UK DMA student elevating opportunities for Mexican, Mexican American composers
Juan Saldivar Jr., D.M.A. student in the University of Kentucky School of Music, is elevating opportunities for Mexican and Mexican American composers through a new initiative.
Saldivar, a native of border town Laredo, Texas, co-founded the trombone duo, Border Bones, with friend Alex Lopez Velarde, principal trombonist of the Orquesta Sinfonica Nacional de Mexico. Through Border Bones, Saldivar and Velarde aim to increase trombone duet repertoire from rising marginalized and underrepresented composers.
Saldivar’s decision to focus on such composers came from years of studying music and realizing that his knowledge of composers from his own heritage was limited. He discovered there was little of this type of repertoire in the United States being used to teach trombone.
This year, Border Bones was invited to commission new trombone duets by Mexican and Mexican American composers, leading to 10 world premieres at the International Trombone Festival in Salt Lake City, Utah, in July. Featured composers included Uriel Imriffnol, J. Andrés Ballesteros, Stephen Bachicha, Paulina A. Monteón, Arturo M. Zanabria, U. Odín Zamorano Reyes, Matthew Acosta, Jonathan Figueroa, Seferina Baca and Mica Redden.
“I knew many of these composers from past commissions that I have premiered,” Saldivar explained. “But I would also state that the concept of this first album came from us being able to represent our nationality, seeing how Alex (Lopez Velarde) is a well-established Mexican trombonist and me being a Mexican American bass trombonist.”
The International Trombone Festival requires a highly selective proposal process. Saldivar’s mentor Bradley Kerns, associate professor in the School of Music, said that Border Bones’ invitation to the festival was a significant accomplishment.
“The festival was a true honor for any professional trombonist, as this is the premiere international event for the instrument,” said Kerns. “I was fortunate enough to be in attendance and it was a brilliant and inspiring event and one of the most creative during the four-day festival.”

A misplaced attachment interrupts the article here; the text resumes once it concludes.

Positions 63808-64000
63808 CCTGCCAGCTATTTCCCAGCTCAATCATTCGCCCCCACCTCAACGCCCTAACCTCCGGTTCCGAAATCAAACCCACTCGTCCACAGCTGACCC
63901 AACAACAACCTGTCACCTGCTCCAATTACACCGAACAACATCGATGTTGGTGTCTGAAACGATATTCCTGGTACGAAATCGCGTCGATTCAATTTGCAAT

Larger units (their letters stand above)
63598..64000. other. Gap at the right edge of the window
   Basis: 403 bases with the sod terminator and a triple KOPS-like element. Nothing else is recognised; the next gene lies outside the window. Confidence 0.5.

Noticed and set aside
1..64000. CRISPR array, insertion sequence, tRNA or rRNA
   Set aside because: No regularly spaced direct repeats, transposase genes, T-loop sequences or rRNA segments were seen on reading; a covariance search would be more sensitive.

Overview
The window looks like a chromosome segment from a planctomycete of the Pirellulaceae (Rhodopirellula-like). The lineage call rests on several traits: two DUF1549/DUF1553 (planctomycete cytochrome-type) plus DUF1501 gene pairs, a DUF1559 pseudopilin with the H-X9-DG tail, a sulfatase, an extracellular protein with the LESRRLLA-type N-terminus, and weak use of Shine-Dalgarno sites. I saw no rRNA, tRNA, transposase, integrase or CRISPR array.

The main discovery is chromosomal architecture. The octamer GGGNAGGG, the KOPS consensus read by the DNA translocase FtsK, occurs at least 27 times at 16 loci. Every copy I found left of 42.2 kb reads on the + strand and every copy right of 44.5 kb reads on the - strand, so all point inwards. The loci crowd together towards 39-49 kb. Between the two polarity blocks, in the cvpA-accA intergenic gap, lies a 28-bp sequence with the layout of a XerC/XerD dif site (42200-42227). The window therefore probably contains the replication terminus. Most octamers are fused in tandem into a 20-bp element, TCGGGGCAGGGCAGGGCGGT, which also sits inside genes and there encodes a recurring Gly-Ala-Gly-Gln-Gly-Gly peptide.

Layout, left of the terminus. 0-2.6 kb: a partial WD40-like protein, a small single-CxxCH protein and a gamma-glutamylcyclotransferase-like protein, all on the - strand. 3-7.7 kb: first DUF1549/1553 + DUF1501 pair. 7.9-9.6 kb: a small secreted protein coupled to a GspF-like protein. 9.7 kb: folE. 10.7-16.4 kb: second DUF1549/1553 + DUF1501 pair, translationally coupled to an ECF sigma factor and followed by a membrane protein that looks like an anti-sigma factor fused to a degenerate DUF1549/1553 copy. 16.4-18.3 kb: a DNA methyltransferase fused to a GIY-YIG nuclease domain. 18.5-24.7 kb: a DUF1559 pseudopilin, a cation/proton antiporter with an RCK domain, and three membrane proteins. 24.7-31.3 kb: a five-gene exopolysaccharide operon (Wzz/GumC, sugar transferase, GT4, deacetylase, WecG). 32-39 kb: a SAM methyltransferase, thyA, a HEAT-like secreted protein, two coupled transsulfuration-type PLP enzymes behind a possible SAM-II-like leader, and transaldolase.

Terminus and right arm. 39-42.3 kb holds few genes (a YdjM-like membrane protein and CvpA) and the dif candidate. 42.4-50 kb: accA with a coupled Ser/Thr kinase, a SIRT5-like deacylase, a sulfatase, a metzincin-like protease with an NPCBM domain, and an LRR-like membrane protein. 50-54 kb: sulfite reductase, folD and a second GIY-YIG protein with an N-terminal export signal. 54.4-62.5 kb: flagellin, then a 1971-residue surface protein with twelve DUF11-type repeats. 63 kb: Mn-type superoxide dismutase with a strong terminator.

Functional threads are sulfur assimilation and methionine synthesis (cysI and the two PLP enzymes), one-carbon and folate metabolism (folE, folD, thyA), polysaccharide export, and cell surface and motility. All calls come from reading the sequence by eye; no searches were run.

Saldivar returned the praise for his mentor. He said he chose to pursue his doctorate at the University of Kentucky because of Kerns, “a man who is well known in the trombone community as a fantastic musician, a kind and humbling individual, and an incredible trombone pedagogue,” Saldivar said. “He has been a mentor that I wish to reach at some point in my career and be able to do the same for my future students as he has done for me.”
Saldivar and Velarde were also joined by colleagues earlier this summer and recorded all of the works that premiered in Salt Lake City. The album “Beyond Borders” will be released in January 2024, available on all streaming platforms. Along with the album, the ensemble will launch a tour through Kentucky in the spring with future tours planned for Texas and Mexico.
“I am very grateful to be able to play alongside some fine musicians and great friends as well,” Saldivar said in a social media post following the festival. “Thank you to all the composers who trusted us to share their music and represent them at this year’s festival!”
Learn more about Saldivar and Border Bones on Instagram.
The School of Music at UK College of Fine Arts has garnered a national reputation for high-caliber education in opera, choral and instrumental music performance, as well as music education, music therapy, composition, and theory and music history.